As you walk, even early on in hiking, the plants will change from Mesquite and Yucca to Alligator Juniper and Mexican Pinyon Pine. More types of pine trees will appear as you move higher until they are replaced by Ponderosa Pines and eventually dominated by Douglas Firs (AKA Christmas Trees). The canyon also has its own fascinating life since it is home to a Riparian Corridor and the surrounding Riparian Woodland. Riparian basically means “river,” and the Riparian Corridor is the river that descends through the climactic zones. Around the river, you will find a deciduous forest, which basically means that you can find fall colors here when the leaves change!
As far as wildlife, you are basically guaranteed to see deer, but if you’re especially eagle-eyed (or hiking in the evening), you can spot coatimundis as the elevation increases (though not at the peaks). Coatimundis, in case anyone is unaware, are the best animals ever. They’re found throughout Mexico, Central America, and parts of South America, but Southern Arizona is as far north as you will find them (also New Mexico and Texas at roughly the same latitudes).
Madera Canyon is most famous as a destination for bird-watching, which you will notice anytime of year from the numbers of people walking around with binoculars and birding cameras. Because of the climate of Madera Canyon and its location in southern Arizona, you will see familiar northern birds from around the US as well as birds that, like coatis do not go further north than this and are thus more commonly found in Mexico or further south. Depending on the season, you can also see birds that are resting on migrations from north-to-south. The Sky Islands are perfect stopping places for these birds, and you can pick up birding guides at the some trailheads or at the visitor’s center to help you know what to look for. (More info about the birds here!)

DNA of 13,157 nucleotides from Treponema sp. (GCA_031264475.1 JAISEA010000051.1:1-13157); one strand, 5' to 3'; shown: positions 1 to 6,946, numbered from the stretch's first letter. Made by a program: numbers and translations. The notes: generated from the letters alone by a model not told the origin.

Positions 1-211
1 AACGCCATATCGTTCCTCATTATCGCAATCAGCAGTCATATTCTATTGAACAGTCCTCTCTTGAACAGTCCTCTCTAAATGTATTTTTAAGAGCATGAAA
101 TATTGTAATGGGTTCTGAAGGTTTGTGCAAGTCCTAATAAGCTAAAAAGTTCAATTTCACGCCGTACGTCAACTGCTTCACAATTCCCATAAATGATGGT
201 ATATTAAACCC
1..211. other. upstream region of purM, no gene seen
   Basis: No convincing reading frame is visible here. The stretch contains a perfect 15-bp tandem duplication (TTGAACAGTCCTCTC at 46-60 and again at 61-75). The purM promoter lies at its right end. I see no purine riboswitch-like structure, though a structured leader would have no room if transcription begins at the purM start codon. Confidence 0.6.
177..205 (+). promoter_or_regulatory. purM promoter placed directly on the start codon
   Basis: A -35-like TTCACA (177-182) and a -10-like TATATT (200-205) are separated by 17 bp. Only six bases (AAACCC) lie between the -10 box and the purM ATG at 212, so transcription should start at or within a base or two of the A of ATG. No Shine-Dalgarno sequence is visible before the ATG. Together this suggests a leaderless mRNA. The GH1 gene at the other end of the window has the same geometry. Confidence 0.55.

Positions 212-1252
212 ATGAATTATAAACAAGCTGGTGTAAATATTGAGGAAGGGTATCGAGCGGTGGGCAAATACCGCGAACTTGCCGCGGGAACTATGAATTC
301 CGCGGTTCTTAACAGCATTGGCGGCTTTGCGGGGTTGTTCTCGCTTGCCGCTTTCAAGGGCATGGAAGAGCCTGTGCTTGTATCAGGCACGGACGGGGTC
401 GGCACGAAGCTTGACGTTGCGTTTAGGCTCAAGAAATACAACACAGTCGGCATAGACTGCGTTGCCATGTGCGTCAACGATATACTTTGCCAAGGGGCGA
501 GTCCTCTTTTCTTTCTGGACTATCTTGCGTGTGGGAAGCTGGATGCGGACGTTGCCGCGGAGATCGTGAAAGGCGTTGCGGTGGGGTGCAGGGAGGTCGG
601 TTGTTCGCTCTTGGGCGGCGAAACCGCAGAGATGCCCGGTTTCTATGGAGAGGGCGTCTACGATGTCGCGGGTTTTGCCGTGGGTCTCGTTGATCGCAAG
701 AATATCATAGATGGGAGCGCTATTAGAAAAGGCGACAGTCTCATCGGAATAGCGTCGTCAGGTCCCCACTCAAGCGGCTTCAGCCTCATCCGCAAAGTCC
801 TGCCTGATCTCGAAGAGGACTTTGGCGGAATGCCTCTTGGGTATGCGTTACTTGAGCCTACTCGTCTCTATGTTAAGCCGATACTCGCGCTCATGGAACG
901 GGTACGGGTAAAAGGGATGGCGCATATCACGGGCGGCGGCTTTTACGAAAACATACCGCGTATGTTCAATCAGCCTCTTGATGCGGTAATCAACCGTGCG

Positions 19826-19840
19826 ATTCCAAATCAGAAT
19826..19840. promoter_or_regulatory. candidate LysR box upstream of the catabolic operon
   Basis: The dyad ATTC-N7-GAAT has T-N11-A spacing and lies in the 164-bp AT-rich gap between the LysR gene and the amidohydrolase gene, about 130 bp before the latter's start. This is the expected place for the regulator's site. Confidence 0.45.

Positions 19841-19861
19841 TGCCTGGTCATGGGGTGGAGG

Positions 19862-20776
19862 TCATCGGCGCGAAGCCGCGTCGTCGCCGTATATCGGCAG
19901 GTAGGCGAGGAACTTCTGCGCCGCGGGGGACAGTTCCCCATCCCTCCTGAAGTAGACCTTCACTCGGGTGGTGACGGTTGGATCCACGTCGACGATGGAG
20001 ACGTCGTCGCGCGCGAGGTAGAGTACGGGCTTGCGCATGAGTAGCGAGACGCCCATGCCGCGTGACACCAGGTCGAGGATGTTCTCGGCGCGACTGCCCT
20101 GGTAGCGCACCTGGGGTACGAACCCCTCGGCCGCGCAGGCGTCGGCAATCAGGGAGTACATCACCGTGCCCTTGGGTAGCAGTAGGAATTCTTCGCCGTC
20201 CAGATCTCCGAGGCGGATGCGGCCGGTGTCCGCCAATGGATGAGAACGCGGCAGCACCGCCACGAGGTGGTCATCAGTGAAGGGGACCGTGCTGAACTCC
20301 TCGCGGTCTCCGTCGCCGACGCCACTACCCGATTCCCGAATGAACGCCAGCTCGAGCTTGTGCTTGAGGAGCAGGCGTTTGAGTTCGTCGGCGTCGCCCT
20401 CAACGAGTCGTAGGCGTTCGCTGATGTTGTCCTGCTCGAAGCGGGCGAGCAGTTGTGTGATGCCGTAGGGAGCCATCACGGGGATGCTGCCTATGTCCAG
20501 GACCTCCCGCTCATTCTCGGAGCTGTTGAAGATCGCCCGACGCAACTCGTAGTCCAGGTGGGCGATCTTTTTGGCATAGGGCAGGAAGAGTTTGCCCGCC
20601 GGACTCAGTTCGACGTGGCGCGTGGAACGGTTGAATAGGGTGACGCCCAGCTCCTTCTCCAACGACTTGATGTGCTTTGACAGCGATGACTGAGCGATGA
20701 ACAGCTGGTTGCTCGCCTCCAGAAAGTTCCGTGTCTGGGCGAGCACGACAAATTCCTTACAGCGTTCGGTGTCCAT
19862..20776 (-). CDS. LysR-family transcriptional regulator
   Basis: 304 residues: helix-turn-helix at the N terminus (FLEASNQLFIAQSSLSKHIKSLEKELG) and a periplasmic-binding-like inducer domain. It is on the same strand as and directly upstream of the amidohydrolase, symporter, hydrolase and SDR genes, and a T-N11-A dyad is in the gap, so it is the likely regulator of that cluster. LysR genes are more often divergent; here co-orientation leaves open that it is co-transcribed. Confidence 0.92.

Part 3: Hiking Madera Nature Trail
The hike I’ve done at Madera is just the main Madera Nature Trail that starts from the Proctor parking lot. This trail can end in a few places, though my preference is to stop at either the Amphitheater Parking Area or Mt. Wrightson trailhead. Needless to say, if you were hiking Mt. Wrightson, you would start at this point. Trail Map
The first half of the nature trail (Proctor to Amphitheater, points 1-4 on map) is relatively flat and takes you through grassland and by streams (with actual water in them, which is very exciting when you’re hiking in Tucson). You’re basically guaranteed to see deer, and there will be lots of people walking dogs or bird-watching. For a short, easy hike, especially with kids, the amphitheater is a good place to get lunch and turn around. If you really want to plan ahead or have a big-ish group, you can also drive one car up to the parking lot by the amphitheater and then ride back down to the main parking with the other car. This part of the hike is approximately 2 miles one way.
The second half of the trail (Amphitheater to Wrightson, points 4-5), should you choose to continue, will take you up and around one of the mountains, though it is by no means a difficult hike. The main climbing is very early on, and at most it will be difficult for about ten minutes before you move on to flatter areas. This part of the trail offers great views looking over the canyons and grassland. You can see Mt. Wrightson – with snow on top in winter – and the desert that stretches out toward Tucson. Adding this to your hike makes it about 4 miles in one direction; however, a more direct route back if you do not want to go on the uphill mountain part again would be simply walking down the main access road. Also you can again drive one car up to wait at the parking lot.
Whatever you choose in terms of hiking, a visit to the Santa Rita Lodge is mandatory since you will see so many birds! There’s also a good possibility here of seeing coatimundis, which are actually the best animals ever, even if they’re difficult to spot. If you’re finishing at Amphitheater, the lodge is very close by on the main road, and you will also pass it if you take the paved road back from the Wrightson trailhead. Alternatively, you can hike out and back then drive up to the lodge and have your car right there to hold any souvenirs from the gift shop.
Bonus: It’s great to go here early in the morning, especially in summer (also late-spring or early-fall) when it will get hot. Then just pack a picnic lunch and enjoy the day!